A Northern powerhouse of conservation
Country Life UK|September 29, 2021
Having returned otters to our waterways, the late Philip Wayre’s quest to improve wildlife lives on across a carefully managed tract of land in Weardale, finds Robin Page
Robin Page

WHEN drifting around the other day, just north of the A66, completely lost, I was suddenly struck by a notice informing me that I was close to the Philip Wayre Upland Trust. I was looking for a house near the High Force Waterfall in Teesdale, but my sat-nav goes through periods of utter gormlessness from time to time and my wife, Lulu, and I were way off target. Needless to say, the device’s days are numbered.

Nonetheless, the ‘Philip Wayre Upland Trust’ intrigued me—the late Mr Wayre was a fantastic naturalist and conservationist and, dare I say it, one of my heroes. I was invited to speak at his memorial in 2014 in Suffolk, which remains one of the most important privileges of my life, as he was a great man. However, now, after being responsible for the return of the otter throughout Britain courtesy of The Otter Trust, it seemed that Wayre may have set in motion a charity to try to see through the myths and mists of misinformation that currently dominate and demonise all talk of upland conservation, where the eco-fashion of ‘rewilding’ seems to have taken over from ‘sustainable management’, common sense and reality.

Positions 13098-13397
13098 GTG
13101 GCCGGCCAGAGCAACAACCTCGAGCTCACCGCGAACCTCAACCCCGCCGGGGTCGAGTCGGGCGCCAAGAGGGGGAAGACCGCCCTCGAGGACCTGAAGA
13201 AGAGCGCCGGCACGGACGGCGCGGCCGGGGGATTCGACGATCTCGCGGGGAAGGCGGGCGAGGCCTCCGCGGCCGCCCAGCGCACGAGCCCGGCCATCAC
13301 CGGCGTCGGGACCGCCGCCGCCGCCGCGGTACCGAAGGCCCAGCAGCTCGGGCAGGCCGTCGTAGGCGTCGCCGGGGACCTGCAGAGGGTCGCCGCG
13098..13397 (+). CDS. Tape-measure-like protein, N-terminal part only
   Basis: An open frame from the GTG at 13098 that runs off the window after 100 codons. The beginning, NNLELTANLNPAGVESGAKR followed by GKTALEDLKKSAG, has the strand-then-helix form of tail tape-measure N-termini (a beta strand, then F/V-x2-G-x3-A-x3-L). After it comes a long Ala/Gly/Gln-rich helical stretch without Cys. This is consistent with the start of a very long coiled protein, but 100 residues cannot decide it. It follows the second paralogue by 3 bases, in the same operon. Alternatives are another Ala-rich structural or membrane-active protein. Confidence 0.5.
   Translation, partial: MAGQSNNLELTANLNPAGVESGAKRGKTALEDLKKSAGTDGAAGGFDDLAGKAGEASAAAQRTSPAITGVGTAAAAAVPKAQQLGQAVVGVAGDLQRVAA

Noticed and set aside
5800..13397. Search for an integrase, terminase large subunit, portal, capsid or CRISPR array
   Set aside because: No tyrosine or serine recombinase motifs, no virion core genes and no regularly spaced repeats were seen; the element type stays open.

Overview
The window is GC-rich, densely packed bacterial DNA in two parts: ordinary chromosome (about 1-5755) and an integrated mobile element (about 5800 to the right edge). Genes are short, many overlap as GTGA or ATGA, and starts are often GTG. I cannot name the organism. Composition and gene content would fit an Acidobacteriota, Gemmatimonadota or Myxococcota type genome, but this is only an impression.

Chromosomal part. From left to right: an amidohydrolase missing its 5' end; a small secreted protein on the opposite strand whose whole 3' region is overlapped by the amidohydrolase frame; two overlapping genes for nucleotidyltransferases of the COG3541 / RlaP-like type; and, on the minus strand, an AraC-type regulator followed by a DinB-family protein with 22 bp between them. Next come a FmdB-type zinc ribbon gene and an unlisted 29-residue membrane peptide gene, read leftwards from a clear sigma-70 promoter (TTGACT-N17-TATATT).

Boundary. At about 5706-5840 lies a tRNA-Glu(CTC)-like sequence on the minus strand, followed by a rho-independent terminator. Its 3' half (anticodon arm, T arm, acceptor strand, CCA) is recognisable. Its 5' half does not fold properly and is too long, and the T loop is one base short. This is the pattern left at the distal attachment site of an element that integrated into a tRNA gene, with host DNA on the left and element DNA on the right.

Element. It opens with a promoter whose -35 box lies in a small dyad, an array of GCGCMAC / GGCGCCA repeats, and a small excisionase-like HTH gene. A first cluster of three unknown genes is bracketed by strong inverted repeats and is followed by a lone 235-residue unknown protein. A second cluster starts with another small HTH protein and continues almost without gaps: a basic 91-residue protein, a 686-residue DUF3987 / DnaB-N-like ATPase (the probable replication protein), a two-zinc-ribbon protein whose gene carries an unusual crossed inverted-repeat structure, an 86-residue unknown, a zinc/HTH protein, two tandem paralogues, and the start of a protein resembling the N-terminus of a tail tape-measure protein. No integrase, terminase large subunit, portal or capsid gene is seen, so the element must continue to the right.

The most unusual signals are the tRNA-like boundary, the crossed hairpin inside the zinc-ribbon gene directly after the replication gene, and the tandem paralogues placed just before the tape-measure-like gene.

What exactly is the Philip Wayre Upland Trust and where is it? It’s made up of two blocks of moorland in Weardale, north of the A66 in the North Pennines. Seeing land that should have been perfect for black grouse, lapwing and curlew completely wasted due to bad management and overstocking of farm animals, Wayre set about the task of finding wrecked land that could be restored for wildlife and properly managed livestock. In 2000, he purchased Lintzgarth Fell, a block of 482 acres rising to more than 1,800ft; and, in 2012, Thornhope Moor, nearly 300 acres skirted by the Thornhope Beck. But could they both be reinvigorated by restoration and protection?

The question was answered in 2014 when, although Wayre sadly died, his daughter, Sonia Parnell, avowed to continue his upland dream. Fortuitously, she was pointed in the direction of Lindsay Waddell, a recently retired gamekeeper and former chairman of the National Gamekeepers’ Organisation, now a trustee and warden of the trust. Recently, Lulu and I were lucky enough to join Mr Waddell on a trip over trust land, when the last of the curlews were hanging on before making off to the coast for the winter.

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